clock menu more-arrow no yes mobile

Filed under:

What we learned from the Spurs win over the Lakers

Sometimes the simplest answer is to score more points.

Los Angeles Lakers v San Antonio Spurs Photo by Ronald Cortes/Getty Images

There seemed to be multiple phases to the San Antonio Spurs franchise-record 18 game losing streak. First it was a lack of focus on the defensive end leading to blowouts. Then it was blowing big leads with horrid third quarters. Over the last few games, it seemed the Spurs have entered the “can’t buy a bucket” phase of the losing streak.

That was until San Antonio lit up the Lakers for 42 first quarter points (following their 45-point 4th quarter on Wednesday night) and 129 for the game in their streak-snapping win. In that first quarter run, the Spurs shot 64% from the field and 54.5% from three. They were attacking the Lakers relentlessly, getting out in transition and moving the ball well in the half court. They rode that momentum through the rest of the game, shooting 49.5% from the field and 42.9% from deep over all four quarters.

They were led by Devin Vassell, who had a career high 36-points. Sure he was hot from three, hitting 5 of his 10 shots from deep. However, what’s most encouraging is that 15 of his points came from attacking the basket. Vassell got 8 of his buckets in the paint and 7 of them at the free throw line. The wing has proven he’s a talented shot creator off the dribble. If he can become a threat to get downhill as well, he has potential to be a 25+ a game scorer.

Now the Spurs are tasked with turning the ship around. That doesn’t mean winning 18-games in a row, but continuing to compete in every game, even against playoff contenders like the Lakers. Now that the franchise-record losing streak is behind the Spurs, let’s see how they move forward in the rest of their season.

Takeaways

  • It wasn’t Victor Wembanyama’s best offensive game, but he was incredibly impactful on the defensive end. Wembanyama finished with 13 points, 15 rebounds, 5 assists, 2 blocks and 2 steals. Despite only having two blocks, it felt like Wemby was contesting everything at the rim. Even LeBron James was hesitant when trying to attack him in the paint (maybe 5 years ago it’s a different story.) The Spurs defense has been steadily improving since moving Wembanyama to the 5. Allowing him to play mostly around the paint has helped the Spurs rebound more, and protect the rim. The starting lineup change appears to have paid dividends.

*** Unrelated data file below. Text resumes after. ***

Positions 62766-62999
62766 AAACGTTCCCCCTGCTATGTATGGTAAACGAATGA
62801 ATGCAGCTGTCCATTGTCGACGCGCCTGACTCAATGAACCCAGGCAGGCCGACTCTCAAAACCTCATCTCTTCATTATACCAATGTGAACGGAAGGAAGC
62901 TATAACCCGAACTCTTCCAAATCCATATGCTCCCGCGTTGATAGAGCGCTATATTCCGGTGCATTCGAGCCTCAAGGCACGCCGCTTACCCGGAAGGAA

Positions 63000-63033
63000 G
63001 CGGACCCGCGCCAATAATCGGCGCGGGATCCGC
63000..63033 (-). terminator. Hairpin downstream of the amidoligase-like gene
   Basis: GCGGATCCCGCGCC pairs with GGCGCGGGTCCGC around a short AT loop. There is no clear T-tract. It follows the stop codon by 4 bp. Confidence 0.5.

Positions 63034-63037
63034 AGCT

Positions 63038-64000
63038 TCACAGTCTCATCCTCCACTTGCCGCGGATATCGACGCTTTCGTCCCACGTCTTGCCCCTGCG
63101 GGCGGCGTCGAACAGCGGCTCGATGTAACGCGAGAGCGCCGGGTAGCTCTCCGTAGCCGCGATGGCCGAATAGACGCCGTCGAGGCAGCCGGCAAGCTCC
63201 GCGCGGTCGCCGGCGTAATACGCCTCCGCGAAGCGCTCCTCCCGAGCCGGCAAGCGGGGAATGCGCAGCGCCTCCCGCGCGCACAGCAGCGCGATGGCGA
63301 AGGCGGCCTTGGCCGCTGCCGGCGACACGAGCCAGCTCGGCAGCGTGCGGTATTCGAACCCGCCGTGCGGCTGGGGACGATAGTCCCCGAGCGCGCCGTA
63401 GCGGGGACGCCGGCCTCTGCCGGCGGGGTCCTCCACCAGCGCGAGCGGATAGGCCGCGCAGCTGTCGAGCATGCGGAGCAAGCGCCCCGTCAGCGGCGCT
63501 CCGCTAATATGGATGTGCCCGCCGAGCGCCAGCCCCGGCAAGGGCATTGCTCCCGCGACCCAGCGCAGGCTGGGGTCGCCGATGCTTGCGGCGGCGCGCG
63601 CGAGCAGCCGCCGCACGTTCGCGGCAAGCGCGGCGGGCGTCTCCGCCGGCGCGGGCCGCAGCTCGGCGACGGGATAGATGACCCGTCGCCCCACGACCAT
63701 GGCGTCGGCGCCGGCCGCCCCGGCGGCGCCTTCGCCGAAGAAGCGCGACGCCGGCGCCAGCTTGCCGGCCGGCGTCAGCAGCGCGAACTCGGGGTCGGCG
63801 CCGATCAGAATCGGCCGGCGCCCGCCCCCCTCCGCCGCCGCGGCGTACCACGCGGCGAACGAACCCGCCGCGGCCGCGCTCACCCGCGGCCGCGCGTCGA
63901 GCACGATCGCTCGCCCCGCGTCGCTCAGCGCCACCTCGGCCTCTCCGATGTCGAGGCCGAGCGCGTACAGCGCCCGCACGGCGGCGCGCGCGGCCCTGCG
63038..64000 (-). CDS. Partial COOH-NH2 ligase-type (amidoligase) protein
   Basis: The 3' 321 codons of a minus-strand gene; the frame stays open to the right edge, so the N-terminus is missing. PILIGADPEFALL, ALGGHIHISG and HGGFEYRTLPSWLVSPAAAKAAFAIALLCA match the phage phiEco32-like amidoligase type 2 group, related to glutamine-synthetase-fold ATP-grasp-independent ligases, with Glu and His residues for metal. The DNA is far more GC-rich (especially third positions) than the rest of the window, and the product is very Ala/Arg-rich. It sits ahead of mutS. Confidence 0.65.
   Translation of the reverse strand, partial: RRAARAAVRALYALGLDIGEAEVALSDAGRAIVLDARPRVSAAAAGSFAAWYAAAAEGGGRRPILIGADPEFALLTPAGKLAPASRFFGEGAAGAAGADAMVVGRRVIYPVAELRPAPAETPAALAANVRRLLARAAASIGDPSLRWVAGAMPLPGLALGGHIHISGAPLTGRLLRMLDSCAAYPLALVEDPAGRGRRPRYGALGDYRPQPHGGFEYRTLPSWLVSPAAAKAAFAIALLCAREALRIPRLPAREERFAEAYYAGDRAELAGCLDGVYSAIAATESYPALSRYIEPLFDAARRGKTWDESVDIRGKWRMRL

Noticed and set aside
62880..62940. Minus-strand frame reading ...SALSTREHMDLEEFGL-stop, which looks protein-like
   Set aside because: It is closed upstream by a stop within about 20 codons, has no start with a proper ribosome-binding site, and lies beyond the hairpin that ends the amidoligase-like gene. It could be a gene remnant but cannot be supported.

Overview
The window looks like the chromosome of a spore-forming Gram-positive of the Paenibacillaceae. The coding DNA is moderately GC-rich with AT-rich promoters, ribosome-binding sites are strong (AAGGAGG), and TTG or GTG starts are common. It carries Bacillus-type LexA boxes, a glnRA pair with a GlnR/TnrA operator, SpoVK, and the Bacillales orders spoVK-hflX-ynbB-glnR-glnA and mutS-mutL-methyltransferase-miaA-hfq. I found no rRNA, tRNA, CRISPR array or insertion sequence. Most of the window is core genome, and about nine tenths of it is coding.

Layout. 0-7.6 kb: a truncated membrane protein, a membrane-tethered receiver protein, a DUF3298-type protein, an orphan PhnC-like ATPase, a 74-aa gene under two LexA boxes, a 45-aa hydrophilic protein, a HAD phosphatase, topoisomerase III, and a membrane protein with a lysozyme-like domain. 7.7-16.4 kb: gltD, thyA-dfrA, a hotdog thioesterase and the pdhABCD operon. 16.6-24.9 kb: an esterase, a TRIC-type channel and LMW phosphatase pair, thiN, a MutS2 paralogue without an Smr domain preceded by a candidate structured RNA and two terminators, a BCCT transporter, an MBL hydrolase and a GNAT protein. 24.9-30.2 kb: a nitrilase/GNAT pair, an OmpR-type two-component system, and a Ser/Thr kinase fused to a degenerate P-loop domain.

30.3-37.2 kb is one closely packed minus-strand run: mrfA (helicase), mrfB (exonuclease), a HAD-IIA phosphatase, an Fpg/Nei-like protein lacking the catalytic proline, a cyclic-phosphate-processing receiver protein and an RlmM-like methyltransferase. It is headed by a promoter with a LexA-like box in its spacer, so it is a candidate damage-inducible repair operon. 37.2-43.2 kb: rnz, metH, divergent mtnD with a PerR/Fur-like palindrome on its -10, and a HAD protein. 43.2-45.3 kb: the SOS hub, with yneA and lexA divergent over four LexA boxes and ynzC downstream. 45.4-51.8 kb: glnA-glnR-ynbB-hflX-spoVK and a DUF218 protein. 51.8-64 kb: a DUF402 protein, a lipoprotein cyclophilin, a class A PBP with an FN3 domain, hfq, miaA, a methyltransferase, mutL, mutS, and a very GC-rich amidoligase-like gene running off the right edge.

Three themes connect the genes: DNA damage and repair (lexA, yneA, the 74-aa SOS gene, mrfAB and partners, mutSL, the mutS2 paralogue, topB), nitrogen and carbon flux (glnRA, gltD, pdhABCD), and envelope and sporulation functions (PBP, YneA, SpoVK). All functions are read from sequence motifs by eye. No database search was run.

• Speaking of the new starting five... they were fantastic on Friday. All five starters scored double-digits. Malaki Branham has been great in his new starting role, scoring at all three levels and improving as a distributor (he had 8 assists on Friday.) It’s moved Jeremy Sochan into an off-ball role where he can thrive as a cutter and screener. Wembanyama at the five means more spacing for him on post touches. It also improves the Spurs depth. Zach Collins, Tre Jones, Doug McDermott and Cedi Osman are strong bench options for San Antonio. Collins and Osman were great on Friday, putting up 16 and 15 points respectively.
  • Sochan’s defense on LeBron James was so good that when he left the floor, you really felt the difference. According to matchup data, James was 0-5 shooting and had 2 turnovers when guarded by Sochan. In the second quarter, Sochan had picked up his third foul and had to sit. Keldon Johnson was then tasked with guarding LeBron 1-on-1. The Lakers cleared out the left side of the floor, posted LeBron on the block, and let him go to work. The Spur were forced to double James, and the basketball savant made them pay with a passing clinic. That action is what led the Lakers to their second quarter run. Without Sochan on the floor to pester him, James was able to shred the Spurs defense. This was a game that should build some confidence for the second-year wing.